and soloist in this performance of From the Mountaintop, the Concerto for
Clarinet and Orchestra by Richard Danielpour and the man Richard Daniel poor
wrote this piece for. Anthony McGill thank you so much for speaking with me.
The main auditorium of the new state-of-the-art
Elbphilharmonie concert hall in Hamburg. (Photo: Elbphilharmonie)
Stepping inside the main auditorium of Hamburg's new $843
million Elbphilharmonie concert hall is akin to visiting the set of an
elaborate science-fiction film. The 2,150-seat architectural wonder
features undulating curves, 1,000 artfully-placed hand-blown light
bulbs, and an organ disguised as a trellis within the room's walls. To
reduce both vibrations and outside interference, the auditorium itself
is structurally separate from the remainder of the building, enclosed in
a kind of spring-loaded cocoon.
And, of course, there's its stunning suspended reflector:
While all of these features greatly contribute to the concert
hall's world-class sound, its the 1 million unique seashell-shaped
divots embedded throughout that truly bring it all together. Called
parametric design, these acoustically-active pockmarks absorb and
scatter sound on the hall's 10,000 acoustic panels. Even more
incredible, they were all precisely generated by a computer algorithm.
“It would be insane to do this by hand,” Benjamin Koren, who
developed the acoustic algorithm, told Wired. Working with famed acoustician
Yasuhisa Toyota, Koren and his team at the firm One to One, created a
sound map of the auditorium and had a computer generate the grooved
panels needed to make it a reality.
“That’s the power of parametric design,” he says. “Once all
of that is in place, I hit play and it creates a million cells, all
different and all based on these parameters. I have 100 percent control
over setting up the algorithm, and then I have no more control.”
A view of the unique divots that dot each of the
10,000 acoustic panels within the Elbphilharmonie's main concert hall.
(Photo: One to One)
Each of the divots, measuring between four to 16 centimeters
across, has a role in shaping the sound produced by the auditorium.
Their depth, size and angle are all influenced by their placement within
the space and proximity to either the orchestra or the audience.
“Here I could literally demonstrate my passion for precision
and put it into real effect”, Koren said in a news release.
"From my vantage point, the stage was far below, but despite
the distance from the source of the music, I had the sensation of
sitting amidst it," he writes. "That sound is so mercilessly clear that
one is tempted to analyze it, so I turned my attention readily from one
orchestral voice or instrumental group to the next. When played solo,
single instruments are 100 percent vivid."
While experiencing the concert hall's exquisite sound is
something only truly possible in-person, you can see what it's like to
sit in the Elbphilharmonie's grand hall below.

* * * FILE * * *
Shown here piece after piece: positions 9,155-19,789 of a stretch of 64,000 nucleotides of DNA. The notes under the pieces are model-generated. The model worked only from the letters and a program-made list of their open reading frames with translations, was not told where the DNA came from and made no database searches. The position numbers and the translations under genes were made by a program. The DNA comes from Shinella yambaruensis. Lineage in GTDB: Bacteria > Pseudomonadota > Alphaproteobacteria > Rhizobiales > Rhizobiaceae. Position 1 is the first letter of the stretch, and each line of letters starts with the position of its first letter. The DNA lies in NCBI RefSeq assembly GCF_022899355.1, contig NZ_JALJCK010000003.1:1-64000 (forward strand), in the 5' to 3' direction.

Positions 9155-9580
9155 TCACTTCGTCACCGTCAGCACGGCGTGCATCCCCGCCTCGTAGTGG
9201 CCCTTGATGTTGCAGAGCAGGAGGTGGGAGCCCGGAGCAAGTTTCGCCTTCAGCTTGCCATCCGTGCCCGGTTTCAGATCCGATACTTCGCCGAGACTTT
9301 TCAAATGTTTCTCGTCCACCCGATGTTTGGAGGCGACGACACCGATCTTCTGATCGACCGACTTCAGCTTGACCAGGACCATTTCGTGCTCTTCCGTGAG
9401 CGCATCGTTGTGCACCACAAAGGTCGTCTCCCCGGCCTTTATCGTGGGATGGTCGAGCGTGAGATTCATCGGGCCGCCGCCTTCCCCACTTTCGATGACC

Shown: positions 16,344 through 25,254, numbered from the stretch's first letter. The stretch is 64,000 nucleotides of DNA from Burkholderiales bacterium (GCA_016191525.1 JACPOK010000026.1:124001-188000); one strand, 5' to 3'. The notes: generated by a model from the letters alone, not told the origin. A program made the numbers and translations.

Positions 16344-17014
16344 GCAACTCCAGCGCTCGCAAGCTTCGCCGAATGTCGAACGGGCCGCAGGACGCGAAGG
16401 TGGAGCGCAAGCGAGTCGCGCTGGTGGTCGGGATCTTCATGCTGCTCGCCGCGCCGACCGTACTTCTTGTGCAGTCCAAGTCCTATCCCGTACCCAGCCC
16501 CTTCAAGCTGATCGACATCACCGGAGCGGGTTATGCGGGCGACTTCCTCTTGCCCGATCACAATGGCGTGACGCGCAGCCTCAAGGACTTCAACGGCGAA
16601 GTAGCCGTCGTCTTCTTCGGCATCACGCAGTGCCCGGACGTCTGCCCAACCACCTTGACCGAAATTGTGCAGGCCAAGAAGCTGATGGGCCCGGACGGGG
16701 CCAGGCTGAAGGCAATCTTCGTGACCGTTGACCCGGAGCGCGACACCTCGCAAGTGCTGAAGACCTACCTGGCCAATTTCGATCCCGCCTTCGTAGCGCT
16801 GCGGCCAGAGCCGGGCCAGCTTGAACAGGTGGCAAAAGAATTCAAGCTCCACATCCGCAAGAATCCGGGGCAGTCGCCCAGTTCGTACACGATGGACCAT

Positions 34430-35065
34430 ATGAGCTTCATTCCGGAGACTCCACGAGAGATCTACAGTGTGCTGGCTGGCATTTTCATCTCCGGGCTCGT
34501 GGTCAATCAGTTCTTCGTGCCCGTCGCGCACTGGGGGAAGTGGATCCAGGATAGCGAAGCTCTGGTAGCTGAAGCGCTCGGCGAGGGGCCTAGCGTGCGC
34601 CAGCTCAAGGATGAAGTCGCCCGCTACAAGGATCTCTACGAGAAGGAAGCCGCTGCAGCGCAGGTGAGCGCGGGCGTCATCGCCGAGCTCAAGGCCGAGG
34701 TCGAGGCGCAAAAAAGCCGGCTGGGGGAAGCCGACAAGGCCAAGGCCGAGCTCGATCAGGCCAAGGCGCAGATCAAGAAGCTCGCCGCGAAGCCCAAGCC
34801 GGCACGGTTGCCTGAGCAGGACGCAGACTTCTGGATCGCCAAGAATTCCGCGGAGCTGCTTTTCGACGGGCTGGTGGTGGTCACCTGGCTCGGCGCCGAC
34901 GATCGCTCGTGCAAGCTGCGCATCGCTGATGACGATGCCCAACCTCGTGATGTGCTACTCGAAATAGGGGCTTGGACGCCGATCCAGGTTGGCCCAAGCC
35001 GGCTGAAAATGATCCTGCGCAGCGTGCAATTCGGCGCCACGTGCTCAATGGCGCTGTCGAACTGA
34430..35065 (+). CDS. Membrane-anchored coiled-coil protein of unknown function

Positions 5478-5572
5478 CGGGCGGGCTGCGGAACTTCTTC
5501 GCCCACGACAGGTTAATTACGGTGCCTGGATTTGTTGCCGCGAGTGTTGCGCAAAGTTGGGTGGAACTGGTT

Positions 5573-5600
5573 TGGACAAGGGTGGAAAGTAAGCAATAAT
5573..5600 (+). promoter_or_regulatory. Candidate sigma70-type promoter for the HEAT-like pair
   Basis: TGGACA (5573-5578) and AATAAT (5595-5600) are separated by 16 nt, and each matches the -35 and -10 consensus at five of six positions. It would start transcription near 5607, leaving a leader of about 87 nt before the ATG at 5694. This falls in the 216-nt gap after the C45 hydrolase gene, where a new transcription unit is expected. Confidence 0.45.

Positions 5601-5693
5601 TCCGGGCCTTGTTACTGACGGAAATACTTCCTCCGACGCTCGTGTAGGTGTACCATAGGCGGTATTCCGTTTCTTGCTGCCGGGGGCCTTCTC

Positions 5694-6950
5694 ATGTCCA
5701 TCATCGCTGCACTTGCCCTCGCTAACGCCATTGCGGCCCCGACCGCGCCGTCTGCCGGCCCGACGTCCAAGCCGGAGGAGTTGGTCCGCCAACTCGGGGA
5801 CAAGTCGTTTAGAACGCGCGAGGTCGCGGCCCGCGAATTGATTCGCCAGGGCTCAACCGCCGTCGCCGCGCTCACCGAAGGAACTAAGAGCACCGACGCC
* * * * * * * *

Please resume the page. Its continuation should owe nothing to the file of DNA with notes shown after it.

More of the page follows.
5 - 8 January 2017
7 January 2017
Effortless Oboe and Clarinet Recital with World Premiere of composer Joe
Locastrio - Senior VIPRichard
Director - University of St Thomas,
5 - 7 January 2017
Concerto Concert with soloists including William Hudgins and Michael Wayne
performing Krommer Double Clarinet Concerto
Boston, Massachusetts USA
Ken-David Masur, conductor Cynthia Meyers, piccolo
William R. Hudgins, clarinet
Michael Wayne, clarinet
Thomas Rolfs, trumpet
Toby Oft, trombone
James Sommerville, horn
Michael Winter, horn
Rachel Childers, horn
Jason Snider, horn
Piccolo Concerto in C, RV 443 (12 min)
KROMMER - Concerto No. 2 for two clarinets and orchestra, Op. 91 (20 min)
JOLIVET - Concertino for trumpet, piano and strings (9 min)
ROTA - Trombone Concerto (13 min)
SCHUMANN - Concert Piece for four horns and orchestra (18 min)
Soloists from the ranks
of the Boston Symphony Orchestra take center stage in this highly unusual,
far-ranging program led by BSO Assistant Conductor Ken-David Masur. BSO
piccoloist Cynthia Meyers performs Vivaldi's delightful Piccolo Concerto in C.
BSO principal clarinet William Hudgins and clarinetist Michael Wayne are
soloists in Franz Krommer's 2nd Double Clarinet Concerto Op 91.
Jacksonville Symphony review: Mozart and McGill are best of
Mozart penned his clarinet concerto
quickly, writing for Anton Sadler’s signature instrument, a basset clarinet.
This was a modified clarinet that could play lower than a normal one.
The score was handed to Stadler around the start of
October 1791, the ink still slightly wet. Mozart gave his friend instructions
and cash to travel to Prague and premiere the concerto at a benefit concert
there, which he did, butaudience and critics were not hugely impressed. Had they
heard Anthony McGill play Mozart’s famous concerto, they would have exploded
with cheers at the end of his playing, as did the audience at last night’s
McGill is principal clarinetist for the New York Philharmonic. His playing is
seamless and his sound is woven of the finest silk. He changes registers,
especially low to high, with such facility as to drop the jaw of the listener.
Stadler may have played the concerto first, but Mozart wrote it for McGill. His
interpretation of Mozart’s melodic lines is ultrasensitive, delivering each note
with impeccable control and dynamic finesse. I have heard clarinetists the world
over, but never have I been so captivated as by the playing of McGill. The
Jacksonville Symphony musicians too were so inspired by McGill’s playing that
they sought to match his style of presentation and accompanied him with a
Senior VIP and Renowned Solo
Solo Klarinettist in the Berliner Philharmoniker under Herbert von Karajan and
Claudio Abbado, marks his 60th Year as Professional Klarinettist with a
remarkable career including Solo and Chamber Music appearances worldwide and
over 100 recordings